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June 10, 2011

Which way forward for the University of Toronto General Assembly?

by Farshad Azadian


The University of Toronto (UofT) General Assembly, initiated primarily by a group of left-wing students at the University of Toronto, was launched on January, 2011. The first gathering of the assembly saw a hall packed with some 200 students, workers and community members. Many experienced activists were present. More importantly, however, was the participation of a significant number of youth who were recently politicized and interested in organizing.

The immense success of the assembly is a testament to both the long-term work that leftists and revolutionaries have done on the campus and the growing challenges facing working class youth who are struggling to pay for university and to find jobs in their fields. Furthermore, it indicates the real desire for struggle at the University of Toronto among students and workers, challenging the common refrain that students are apathetic.

The presence of many rank-and-file workers and faculty at UofT who participated in the assembly is of great importance. The struggle of students must be linked with the broader labour movement, beginning with campus workers. That the assembly, at its first gathering, was attended by teaching assistants, professors, cafeteria staff and clerical employees expresses the strong sentiment of student-worker solidarity at the university.

The broad support of campus workers came about through the patient and committed work of student radicals at the University of Toronto, many of whom are the organizers of the General Assembly, and who consistently mobilized in support of workers organized with Canadian Union of Public Employees, UNITE and the United Steelworkers. These efforts must be given their due respect.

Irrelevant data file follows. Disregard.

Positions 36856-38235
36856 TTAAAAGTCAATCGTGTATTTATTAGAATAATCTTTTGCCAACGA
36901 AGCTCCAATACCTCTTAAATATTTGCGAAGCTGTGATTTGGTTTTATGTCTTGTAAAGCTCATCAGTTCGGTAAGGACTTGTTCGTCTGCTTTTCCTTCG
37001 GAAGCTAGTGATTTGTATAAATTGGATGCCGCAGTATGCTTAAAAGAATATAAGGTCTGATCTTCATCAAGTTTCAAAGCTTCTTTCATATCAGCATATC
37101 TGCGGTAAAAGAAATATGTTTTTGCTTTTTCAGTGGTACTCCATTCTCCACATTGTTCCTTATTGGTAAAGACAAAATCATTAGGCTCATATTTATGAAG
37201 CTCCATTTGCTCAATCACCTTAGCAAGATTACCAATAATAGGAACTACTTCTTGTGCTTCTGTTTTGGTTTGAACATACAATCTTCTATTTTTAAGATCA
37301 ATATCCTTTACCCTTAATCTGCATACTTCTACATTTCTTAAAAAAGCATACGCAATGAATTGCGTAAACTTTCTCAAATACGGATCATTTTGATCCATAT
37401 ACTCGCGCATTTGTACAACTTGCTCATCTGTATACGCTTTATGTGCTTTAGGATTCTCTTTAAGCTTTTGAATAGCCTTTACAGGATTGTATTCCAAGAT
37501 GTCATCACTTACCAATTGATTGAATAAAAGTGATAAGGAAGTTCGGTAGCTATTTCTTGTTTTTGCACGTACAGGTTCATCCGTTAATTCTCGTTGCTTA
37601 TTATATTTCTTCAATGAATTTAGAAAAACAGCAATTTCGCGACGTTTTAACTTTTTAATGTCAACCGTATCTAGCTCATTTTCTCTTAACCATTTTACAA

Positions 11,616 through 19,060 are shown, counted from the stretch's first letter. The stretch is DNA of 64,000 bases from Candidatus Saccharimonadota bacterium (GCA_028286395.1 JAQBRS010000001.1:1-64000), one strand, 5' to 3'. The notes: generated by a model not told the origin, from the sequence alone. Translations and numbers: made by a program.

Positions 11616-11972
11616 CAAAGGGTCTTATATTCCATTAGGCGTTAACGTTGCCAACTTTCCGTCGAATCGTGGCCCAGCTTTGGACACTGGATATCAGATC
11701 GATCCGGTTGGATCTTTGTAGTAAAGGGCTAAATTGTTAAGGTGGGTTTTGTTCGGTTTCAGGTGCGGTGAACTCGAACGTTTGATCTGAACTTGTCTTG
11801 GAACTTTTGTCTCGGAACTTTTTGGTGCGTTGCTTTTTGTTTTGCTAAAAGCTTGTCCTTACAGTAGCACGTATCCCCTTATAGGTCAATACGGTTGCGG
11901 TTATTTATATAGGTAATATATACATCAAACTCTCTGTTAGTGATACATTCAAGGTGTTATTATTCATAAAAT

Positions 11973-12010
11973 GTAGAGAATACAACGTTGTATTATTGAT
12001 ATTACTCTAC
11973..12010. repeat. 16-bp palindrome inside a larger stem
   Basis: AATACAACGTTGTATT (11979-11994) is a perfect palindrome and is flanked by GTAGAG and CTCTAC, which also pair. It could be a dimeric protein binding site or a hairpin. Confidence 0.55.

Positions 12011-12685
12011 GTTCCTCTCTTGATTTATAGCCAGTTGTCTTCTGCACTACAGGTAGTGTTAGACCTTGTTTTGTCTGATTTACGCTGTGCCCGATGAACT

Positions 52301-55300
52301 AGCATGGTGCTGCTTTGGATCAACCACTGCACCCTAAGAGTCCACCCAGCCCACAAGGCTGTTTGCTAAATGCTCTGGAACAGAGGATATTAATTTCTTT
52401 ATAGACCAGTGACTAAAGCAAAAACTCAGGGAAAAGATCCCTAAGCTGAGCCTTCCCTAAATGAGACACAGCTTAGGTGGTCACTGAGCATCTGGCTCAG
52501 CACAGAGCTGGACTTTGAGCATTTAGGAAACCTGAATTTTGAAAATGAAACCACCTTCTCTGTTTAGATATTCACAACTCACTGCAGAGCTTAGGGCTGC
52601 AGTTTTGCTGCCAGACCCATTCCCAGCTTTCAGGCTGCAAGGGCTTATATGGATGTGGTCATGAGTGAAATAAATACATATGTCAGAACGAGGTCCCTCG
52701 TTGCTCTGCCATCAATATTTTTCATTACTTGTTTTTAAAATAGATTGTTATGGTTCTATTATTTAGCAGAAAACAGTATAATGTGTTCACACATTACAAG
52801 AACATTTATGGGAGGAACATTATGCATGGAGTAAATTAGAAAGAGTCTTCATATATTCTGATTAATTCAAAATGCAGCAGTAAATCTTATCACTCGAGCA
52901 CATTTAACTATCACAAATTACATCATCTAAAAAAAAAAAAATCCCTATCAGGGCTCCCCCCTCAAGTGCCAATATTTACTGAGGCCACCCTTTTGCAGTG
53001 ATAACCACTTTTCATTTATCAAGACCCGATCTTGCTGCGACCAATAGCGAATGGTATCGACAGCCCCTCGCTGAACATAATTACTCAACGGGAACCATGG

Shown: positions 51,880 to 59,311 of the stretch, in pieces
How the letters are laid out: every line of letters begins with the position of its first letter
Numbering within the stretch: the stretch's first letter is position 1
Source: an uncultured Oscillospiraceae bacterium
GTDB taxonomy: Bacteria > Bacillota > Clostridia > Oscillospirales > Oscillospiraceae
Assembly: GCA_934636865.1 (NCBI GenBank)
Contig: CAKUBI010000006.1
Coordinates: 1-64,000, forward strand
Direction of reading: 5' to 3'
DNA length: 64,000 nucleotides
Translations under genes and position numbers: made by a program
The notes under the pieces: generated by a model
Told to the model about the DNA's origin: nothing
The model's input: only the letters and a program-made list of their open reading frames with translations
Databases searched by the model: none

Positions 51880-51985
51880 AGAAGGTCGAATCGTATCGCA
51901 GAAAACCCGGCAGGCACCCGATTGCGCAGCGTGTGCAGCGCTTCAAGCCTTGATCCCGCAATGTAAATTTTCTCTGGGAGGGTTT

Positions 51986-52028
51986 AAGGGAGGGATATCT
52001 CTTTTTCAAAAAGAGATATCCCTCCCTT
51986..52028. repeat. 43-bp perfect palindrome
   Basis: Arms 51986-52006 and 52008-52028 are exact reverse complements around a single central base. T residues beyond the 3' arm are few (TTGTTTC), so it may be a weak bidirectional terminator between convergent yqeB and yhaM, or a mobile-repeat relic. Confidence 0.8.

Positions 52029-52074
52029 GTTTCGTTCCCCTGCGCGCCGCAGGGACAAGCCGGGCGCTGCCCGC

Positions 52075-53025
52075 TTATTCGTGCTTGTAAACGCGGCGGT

It is very clear that the U of T General Assembly was, from the outset, a very capable body with the potential to be the force of the organized broad left to intervene at the university, and to organize, train and educate the hundreds of youth who are being radicalized in the coming period of economic crisis, austerity, layoffs and cuts.

Unfortunately, the General Assembly will not achieve its potential if it continues to organize as it has over the last two meetings. These criticisms are laid out in a comradely spirit, but with a sense of urgency.

The most important thing that all organizers must keep in mind is the importance of action. Democracy means nothing if those decisions do not translate into concrete movement. This is especially true for newly radicalized youth as well as workers.

The fact of the matter is that the attendance of the second assembly was perhaps half of the first. It is true that some trouble-making right-wing students did not attend the second assembly, but there was also visibly fewer left-wing oriented new students at the second meeting. Conversations with many fresh faces at the assembly as well as an academic worker, who indicated he would not attend again, is indicative of this frustration. If things continue the way they are going, the assembly will undoubtedly fall apart.

The reason for this frustration rests on several inter-related aspects. The organization and technical aspects of the assembly have meant that concrete political discussion and debate have typically been avoided on the plenary floor, as have discussions on concrete campaigns. As a result, real activism that can engage new radicals into political agitation (leafleting and tabling among other students), organizing public forums and organizing political action has not occurred. This is the fundamental aspect of all left-wing organizations, and this is how new members can get integrated, involved and trained in class struggle politics.